Defamation lawsuit targets group behind "2,000 Mules" election denial film The group True the Vote, which executive produced Dinesh D'Souza's "2,000 Mules" election denial film, is facing a defamation lawsuit brought by a small company that makes election software.

Prominent election deniers are facing growing legal trouble

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Conspiracy theories about American elections have fueled death threats and harassment across the country. A small company in Michigan says it is the latest victim of what it calls a xenophobic smear campaign that forced its CEO to flee his home in fear for his life. Now that company is suing. It's part of a broader trend of using defamation law to fight back against alleged misinformation.

NPR investigative correspondent Tom Dreisbach has been looking into this. And Tom, tell us about the company and what they're suing over.

TOM DREISBACH, BYLINE: Yeah. This company that filed the lawsuit is called Konnech. They're a small business that basically makes scheduling software for poll workers. CEO's a man named Eugene Yu. He was born in China, became an American citizen decades ago, in 1997. And very few people had even heard of this company until very recently, when they became the subject of online accusations that they were somehow secretly helping the Chinese Communist Party infiltrate American elections and storing data on American poll workers on Chinese servers.

The company says this is completely and utterly bogus, but it has nonetheless fed racist death threats against the CEO. One message cited in their lawsuit says, quote, "might want to book flights back to Wuhan before we hang you until dead," end quote. And the company says these accusations were whipped up by a controversial group called True the Vote.

SHAPIRO: And remind us what True the Vote is and what they've been doing.

DREISBACH: Well, people might have heard of them because they're this nonprofit group that promotes election conspiracy theories, and they produced the Dinesh D'Souza film "2000 Mules," this widely debunked election-denial film. They've now moved on to these claims about Konnech and spinning this - what's really a wild story that they themselves compared to a James Bond movie, describing a midnight meeting at a hotel in Dallas, where their analysts supposedly showed them Konnech's data on a Chinese server.

Konnech says this is completely false. The descriptions don't even match the data they have. And when they sued True the Vote for defamation, they also brought computer hacking charges, which they said True the Vote has essentially admitted. They even convinced a federal judge to issue a restraining order that requires True the Vote to return any and all data they might have.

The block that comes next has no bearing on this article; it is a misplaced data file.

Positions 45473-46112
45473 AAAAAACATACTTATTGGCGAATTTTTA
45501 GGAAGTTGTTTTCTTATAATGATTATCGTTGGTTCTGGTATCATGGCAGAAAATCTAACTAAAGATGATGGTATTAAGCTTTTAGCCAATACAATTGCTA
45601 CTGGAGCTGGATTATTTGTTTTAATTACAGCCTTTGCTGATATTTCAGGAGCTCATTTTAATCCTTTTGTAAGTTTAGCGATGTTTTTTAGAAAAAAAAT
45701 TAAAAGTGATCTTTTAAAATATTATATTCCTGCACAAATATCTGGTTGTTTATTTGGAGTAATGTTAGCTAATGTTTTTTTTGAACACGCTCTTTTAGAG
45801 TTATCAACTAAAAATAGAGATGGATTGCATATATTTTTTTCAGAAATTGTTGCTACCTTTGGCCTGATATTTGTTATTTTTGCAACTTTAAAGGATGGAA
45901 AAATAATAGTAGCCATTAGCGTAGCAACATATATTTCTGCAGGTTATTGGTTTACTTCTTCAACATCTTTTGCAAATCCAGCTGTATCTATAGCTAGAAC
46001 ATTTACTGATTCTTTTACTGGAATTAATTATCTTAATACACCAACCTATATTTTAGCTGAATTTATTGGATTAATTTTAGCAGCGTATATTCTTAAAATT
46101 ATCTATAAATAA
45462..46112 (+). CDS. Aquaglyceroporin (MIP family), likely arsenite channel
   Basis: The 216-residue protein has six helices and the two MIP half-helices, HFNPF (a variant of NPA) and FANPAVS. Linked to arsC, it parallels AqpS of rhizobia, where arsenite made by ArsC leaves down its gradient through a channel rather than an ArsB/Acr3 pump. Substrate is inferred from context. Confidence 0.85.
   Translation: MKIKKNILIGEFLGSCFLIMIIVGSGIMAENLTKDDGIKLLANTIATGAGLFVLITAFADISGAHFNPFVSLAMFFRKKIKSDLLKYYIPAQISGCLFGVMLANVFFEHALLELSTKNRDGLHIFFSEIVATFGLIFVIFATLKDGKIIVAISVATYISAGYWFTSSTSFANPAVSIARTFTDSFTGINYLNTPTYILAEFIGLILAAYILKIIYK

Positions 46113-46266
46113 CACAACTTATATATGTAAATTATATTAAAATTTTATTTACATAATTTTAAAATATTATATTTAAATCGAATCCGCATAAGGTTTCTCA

SHAPIRO: You described this as a small company that most people may not have heard of. Is there a risk that they are just giving the accusations more life, more oxygen?

DREISBACH: Yeah, that's a consideration here. But lawyers that work on these kinds of cases tell me this is really part of a broader trend where companies and people that are subject of election conspiracies see real damage to their businesses, to their lives. And recently, some election workers who were falsely accused of trying to help steal the 2020 election, they have filed lawsuits. Election companies like Dominion Voting Systems, for example, sued Fox News and allies of President Trump for defamation, too.

Those lawsuits do seem to have moved some of these types of claims off of more established conservative media. When it comes to Konnech, True the Vote has explicitly, though, appealed to the fringes and followers of QAnon conspiracy theory to help with their so-called research. Former Trump adviser Steve Bannon then amplified some of those claims. I talked to a spokesperson for Konnech named Jon Goldberg, and he said he felt the company felt a need to move quickly.

JON GOLDBERG: Konnech went to court to vindicate itself, to make clear that the claims of True the Vote are entirely baseless. They are demonstrably false. They are damaging to reputation. And they are hurtful.

SHAPIRO: And, Tom, what does True the Vote say in response?

DREISBACH: Well, they're denying all wrongdoing. They say that everything they have said about Konnech is true. And they say that True the Vote never actually accessed the company's data. It was a third party who they have not publicly named.

SHAPIRO: That's NPR investigative correspondent Tom Dreisbach. Thanks, Tom.

DREISBACH: Thanks, Ari.

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